Wednesday, 30 September 2009

Queue Jumping GI's -They made me do it Sarge!

Well I just had to do it. I so was beefed up to the hilt with plastic American Infantry figures and painting guides galore. If I didn't have a go I'd burst. A fast forward to the results of my first GI figure painting experimentation session being:

But how did I get there (and what about those metal Moria Goblins)?

The final  nail in the coffin of restraint and dignity was the 'impulse buy' of (ha ha, he laughs but unbeknownst to him, deep down in his sub-conscious his hobby mind had been planning this purchase for a long, long while ) the Flames of War packaged Vallejo"US Paint Set". This was despite not owning the prerequisite "Quarter Master Set" - I figured there were plenty of near matches available from my GW, Tamiya, Humbrol Acrylics (this latter one is a really old set, but I see they are back out on the market, as advertised on the Valiant web-site) and the very reasonably priced, aka cheap and lots of it, Anita's Acrylics. Yes, great just what I needed another dilemma, yet another confusingly complicated paint system. I didn't realize there quite so many different shades and colours (or should I say interpretations) of Khaki across the paint manufacturers :(

In the back of my mind I was also conscious of Arquinsiel's previous comment regarding Vallejo colours not quite matching the guide 100% so I wanted a firm test of what they could do before inevitably buying wholesale into it. Nevertheless the Valiant US GI's were squarely fixed in my sights and I was 'as curious as a cat' to see if Al's comment on their size viz other painted figures (which I knew would be smaller) would made me run screaming away. Those interested may note an old painted Revell US Ardennes infantryman sitting atop the Yellow Tamiya paint pot in the background of the first picture, double-click in for details.(Also note while in the hobby shop I also picked up - no I couldn't stop myself,  a new set of Italeri US Infantry. The lure of "new toolings" proudly marketed on the front of the box quickly claimed another victim. Not so their repackaged old Esci ones, despite the their noticeably harder plastic than I remember as a kid, I managed to put them back on the shelf). Don't forget I also possess a stash (150+) of unpainted late war Revell American (Ardennes) Infantry which means the US paint set won't run out of subject matter any time soon.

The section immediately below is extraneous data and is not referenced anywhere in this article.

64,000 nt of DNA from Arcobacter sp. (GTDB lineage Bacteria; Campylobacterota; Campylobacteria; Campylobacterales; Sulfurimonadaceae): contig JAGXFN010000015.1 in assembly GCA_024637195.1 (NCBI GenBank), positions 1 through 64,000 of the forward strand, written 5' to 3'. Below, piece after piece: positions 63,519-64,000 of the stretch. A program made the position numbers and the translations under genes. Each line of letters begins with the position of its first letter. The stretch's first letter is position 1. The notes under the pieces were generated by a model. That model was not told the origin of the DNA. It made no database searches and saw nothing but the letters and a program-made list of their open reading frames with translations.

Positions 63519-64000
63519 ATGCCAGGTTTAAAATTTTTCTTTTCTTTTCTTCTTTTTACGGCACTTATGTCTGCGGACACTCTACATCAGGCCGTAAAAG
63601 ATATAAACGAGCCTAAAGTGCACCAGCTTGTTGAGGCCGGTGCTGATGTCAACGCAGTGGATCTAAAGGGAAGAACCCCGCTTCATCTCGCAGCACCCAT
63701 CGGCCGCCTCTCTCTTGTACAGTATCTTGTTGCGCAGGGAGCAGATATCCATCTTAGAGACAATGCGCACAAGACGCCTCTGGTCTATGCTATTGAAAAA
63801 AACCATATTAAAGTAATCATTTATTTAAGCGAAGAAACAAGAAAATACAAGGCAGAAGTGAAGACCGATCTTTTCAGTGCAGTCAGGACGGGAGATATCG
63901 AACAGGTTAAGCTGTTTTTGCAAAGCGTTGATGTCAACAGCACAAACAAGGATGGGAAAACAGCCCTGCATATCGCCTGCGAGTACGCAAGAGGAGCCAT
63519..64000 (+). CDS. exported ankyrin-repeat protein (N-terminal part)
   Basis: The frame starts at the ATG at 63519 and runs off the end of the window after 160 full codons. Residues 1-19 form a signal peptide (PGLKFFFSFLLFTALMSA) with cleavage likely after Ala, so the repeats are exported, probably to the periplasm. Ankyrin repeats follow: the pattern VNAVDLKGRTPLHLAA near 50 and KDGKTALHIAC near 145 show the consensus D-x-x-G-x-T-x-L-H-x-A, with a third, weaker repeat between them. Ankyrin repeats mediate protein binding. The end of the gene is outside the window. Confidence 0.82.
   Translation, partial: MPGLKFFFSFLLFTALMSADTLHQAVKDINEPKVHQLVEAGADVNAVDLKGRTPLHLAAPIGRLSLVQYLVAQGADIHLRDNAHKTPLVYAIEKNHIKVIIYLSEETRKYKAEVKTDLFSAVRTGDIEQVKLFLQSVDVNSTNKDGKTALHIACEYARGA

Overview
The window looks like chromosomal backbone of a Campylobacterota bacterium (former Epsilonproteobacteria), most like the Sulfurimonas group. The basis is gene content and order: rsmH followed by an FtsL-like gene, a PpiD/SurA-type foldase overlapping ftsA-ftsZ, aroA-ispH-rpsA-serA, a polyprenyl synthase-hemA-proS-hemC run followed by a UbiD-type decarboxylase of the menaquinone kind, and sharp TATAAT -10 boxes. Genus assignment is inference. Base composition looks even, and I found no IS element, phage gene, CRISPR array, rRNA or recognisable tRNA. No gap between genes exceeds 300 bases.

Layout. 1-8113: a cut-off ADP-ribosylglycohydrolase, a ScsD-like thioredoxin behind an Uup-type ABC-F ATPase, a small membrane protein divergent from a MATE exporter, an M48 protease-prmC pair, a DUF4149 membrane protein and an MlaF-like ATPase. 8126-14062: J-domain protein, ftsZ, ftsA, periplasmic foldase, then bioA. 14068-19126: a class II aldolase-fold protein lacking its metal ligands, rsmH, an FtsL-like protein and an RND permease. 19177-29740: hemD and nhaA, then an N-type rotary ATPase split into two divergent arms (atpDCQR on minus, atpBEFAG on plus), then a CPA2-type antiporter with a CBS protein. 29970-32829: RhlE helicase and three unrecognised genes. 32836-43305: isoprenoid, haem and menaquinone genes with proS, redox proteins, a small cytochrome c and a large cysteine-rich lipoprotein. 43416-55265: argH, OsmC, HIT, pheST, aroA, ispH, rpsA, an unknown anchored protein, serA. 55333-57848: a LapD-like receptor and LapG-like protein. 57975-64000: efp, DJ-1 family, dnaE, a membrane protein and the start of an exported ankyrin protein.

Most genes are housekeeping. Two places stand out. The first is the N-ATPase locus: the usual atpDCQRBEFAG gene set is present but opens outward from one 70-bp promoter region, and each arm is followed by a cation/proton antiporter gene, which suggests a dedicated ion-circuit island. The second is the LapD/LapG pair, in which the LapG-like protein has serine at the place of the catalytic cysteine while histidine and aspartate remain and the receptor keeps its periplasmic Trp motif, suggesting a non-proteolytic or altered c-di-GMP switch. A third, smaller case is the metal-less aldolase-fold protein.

Enough of the preamble, what did I do? First of all I washed them in detergent like a good boy, then cutting them carefully off the sprue convinced me that I did not need the dreaded PVA coat, the plastic is really solid. Which is an A+ benefit in my eyes. Yes, they do look large next to other manufacturers1/72 scale infantry (again you'll see a Revell chap in  the first picture), but not enough to put the likes of me off. However I would only battalion Valiant kit together with like Valiant kit, but I see that as a fine way of distinguishing between OoB units on tabletop. I guess I am shameless as I am happy with these giants fighting beside midgets.

The undercoat was Choas Black from GW and this gave a very good seal to the figure. (Note Fraximus and Paul both recommend Halford's car paint primer so I will have to check this out, but I am in experimental mode and just used what was at hand). I do like GW Chaos black as it always feels to me more of a thin plastic skin than just a flaky surface covering, but this is expensive when you consider it is basically an undercoat that is immediately hidden. A deep intake of breath and turn to the Vallejo paints and Flames of War, Valient and Italeri painting charts. Nothing quite like getting conflicting advice, plus the artistic impressions gleaned from my Uniforms of World War II book! Meanwhile ... the Vallejo paint went on lovely :)

True the Vallejo paints needed a real good shake before I got the true colour, but the end result was good, in that for the first time I really was happy with the way the US infantry looked. I have to say I am now a very big fan of Valiant infantry, big figures or no.They paint as easy as Games Workshop starter plastics and I think that is a huge compliment.Experimentation to follow is how to highlight and shade, but for now I am happy.

Note: Any comments/tips on photographing 1/72 infantry figures appreciated, as I find it a complete pain :(

PS : Just don't mention the Goblins (on the painting tray) as I can see they are upset. I 'will' (eventually) finish that HoTT army :(


Arquinsiel said...

These look like they're coming out really well. The miniatures themselves seem to be *much* higher detail than anything else I've seen at 20mil scale. I'll have to go shake the hell out of my Vallejo paints just to see if I can get any use out of them at all now.

Using my parent's crappy camera I do the following things to take pictures of acceptable quality:

1: lay down a white sheet of paper against something sturdy in some place well lit. It should curve nicely and have a vertical and horizontal section.

2: turn on macro.

3: remember sniper breathing waffle.

4: brace camera.

5: take 50 pictures, keep best one.

Geordie an Exiled FoG said...

Americans need some fine tuning regarding their trimmings (flag patch on their shoulders etc)